After not being able to get out on the water since Christmas, I’d finally managed to book a day’s fishing and I intended to make the most of it. I was sure that, with a week’s careful planning, I was going to have a killer day:
- Having checked the fishing reports on a number of fisheries, I’d picked up on the fact that the bank fishing was best on the bank onto which the prevailing wind was blowing. The simplest explanation I could find was the wind was blowing the available food into this side of the water. There was another explanation around warmer wind and the thermocline but I couldn’t quite get my head round it.
- The reports were also heavily biased towards black and green colours with lures, nymphs and buzzers all catching. I’d spent a bit of time tying up a few black and green holo-buzzers and weighted black and green marabou patterns (tadpoles, cormorants, Viva etc).
- I kept an eye on the weather – prevailing wind had been from the north (so South bank), it would be cold first thing (go deeper) but warming up around midday with some sun (perhaps a buzzer hatch).
So, armed with my plan and brimming full of confidence, I set out to Haywards Farm. I’d chosen this venue by Theale (close to Reading) as it had a catch and release lake, which is my preference, and was also next to the Sportfish Reading store. I wanted to get a new landing net, so thought I could kill two birds with one stone.
The day was almost perfect; a cool morning with cloud cover and a slight wind, creating a small ripple. The lake was relatively shallow so I tackled up with a floating line and long (ish) leader of around fifteen foot. The water was crystal clear, so I decided to start with something small and natural and went for a hares ear nymph, beaded to get it down towards the bottom. The south shore of the lake had a lovely little promontory from which I could fish across the water into two bays and let the line float across. I started off methodically, fan casting across and trying to cover as much water as possible. After twenty minutes with no action, I tried the other bay and then changed to a black and green nymph. After another half an hour, I tried an olive nymph, then a pheasant tail. I gave each change a decent length of time and tried different depths, retrieves and locations but no joy.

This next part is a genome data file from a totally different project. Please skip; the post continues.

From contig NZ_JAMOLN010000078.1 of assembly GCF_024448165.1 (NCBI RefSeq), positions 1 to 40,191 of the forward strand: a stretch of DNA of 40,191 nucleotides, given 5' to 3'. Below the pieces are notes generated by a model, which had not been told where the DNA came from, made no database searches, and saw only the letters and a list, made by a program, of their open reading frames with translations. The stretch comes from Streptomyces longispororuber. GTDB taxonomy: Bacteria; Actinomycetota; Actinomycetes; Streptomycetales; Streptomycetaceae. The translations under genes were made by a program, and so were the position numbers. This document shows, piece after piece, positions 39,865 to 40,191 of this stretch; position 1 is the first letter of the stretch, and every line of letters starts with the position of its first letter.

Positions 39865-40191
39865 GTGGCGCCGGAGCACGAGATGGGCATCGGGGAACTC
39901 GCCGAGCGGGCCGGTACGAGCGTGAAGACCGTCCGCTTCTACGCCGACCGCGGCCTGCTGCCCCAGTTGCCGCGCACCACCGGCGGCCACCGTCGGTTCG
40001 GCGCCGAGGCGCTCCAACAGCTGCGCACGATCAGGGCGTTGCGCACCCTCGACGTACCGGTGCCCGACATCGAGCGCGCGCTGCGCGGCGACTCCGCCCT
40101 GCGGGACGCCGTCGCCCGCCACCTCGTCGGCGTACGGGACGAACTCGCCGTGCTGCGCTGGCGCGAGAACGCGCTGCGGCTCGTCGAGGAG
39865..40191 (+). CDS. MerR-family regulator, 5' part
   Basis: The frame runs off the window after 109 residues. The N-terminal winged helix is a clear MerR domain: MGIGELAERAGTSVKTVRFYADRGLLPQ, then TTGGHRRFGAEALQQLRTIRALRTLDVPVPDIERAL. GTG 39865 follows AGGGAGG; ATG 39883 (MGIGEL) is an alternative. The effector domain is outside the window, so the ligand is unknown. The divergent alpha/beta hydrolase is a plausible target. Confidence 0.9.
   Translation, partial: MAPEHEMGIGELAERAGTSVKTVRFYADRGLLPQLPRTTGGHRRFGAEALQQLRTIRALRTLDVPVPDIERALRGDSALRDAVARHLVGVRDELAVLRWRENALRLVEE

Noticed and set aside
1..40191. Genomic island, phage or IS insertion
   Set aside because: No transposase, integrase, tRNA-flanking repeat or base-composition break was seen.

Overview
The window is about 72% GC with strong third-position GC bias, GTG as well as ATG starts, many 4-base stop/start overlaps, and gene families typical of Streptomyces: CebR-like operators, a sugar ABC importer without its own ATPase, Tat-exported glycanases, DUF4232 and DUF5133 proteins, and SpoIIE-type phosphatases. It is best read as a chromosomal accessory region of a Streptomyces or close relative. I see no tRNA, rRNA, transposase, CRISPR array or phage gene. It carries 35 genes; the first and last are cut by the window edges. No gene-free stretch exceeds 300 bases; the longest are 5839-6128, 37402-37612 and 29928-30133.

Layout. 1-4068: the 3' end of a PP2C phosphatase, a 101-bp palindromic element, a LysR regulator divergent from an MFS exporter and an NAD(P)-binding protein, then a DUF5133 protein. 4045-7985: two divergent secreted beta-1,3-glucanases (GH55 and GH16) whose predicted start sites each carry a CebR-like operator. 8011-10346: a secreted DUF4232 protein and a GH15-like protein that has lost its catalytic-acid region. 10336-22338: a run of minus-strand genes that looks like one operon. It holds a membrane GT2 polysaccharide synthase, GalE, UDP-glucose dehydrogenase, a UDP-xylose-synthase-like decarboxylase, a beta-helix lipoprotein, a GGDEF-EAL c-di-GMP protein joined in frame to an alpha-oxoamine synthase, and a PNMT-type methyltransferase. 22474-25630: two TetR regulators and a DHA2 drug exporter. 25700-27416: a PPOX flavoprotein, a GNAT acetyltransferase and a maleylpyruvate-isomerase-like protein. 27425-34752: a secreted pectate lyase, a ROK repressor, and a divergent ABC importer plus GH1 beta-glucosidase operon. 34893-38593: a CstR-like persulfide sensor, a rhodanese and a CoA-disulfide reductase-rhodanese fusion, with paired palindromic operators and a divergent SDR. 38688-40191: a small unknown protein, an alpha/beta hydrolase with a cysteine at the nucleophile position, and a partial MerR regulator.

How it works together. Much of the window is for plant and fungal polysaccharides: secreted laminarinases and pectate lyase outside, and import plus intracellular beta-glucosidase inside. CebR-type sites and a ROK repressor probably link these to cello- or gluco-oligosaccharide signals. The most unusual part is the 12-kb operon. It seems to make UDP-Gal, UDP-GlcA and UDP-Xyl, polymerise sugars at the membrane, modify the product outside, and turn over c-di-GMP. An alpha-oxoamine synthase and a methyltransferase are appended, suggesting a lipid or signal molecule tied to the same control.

With the sun coming out around mid-morning, it started to warm up and I noticed a steady stream of midges flying around. I hadn’t noticed anything coming out of the water but it seemed sensible to assume there could be buzzers in the water. I opted for a black and green holo-buzzer to start with, casting across the wind and letting the line drift across the bay with a very slow figure of eight retrieve. Over the next two hours, I tried every colour and size of buzzer I had with different weights and depths but to no avail.
Getting a little frustrated, I took a break for lunch and had a re-think. For the two hours after lunch I tried a range of dark and light lures, with different retrieves, depths and even an intermediate line. I even tried a range of natural bug patterns and roamed around the whole lake, trying different areas but still nothing.
Fishing can be a frustrating hobby at times. I felt like I knew what I wanted to do, the tactics that made sense in the conditions and tried everything in a methodical way. But perhaps sometimes, that’s just the way it is. Pub time!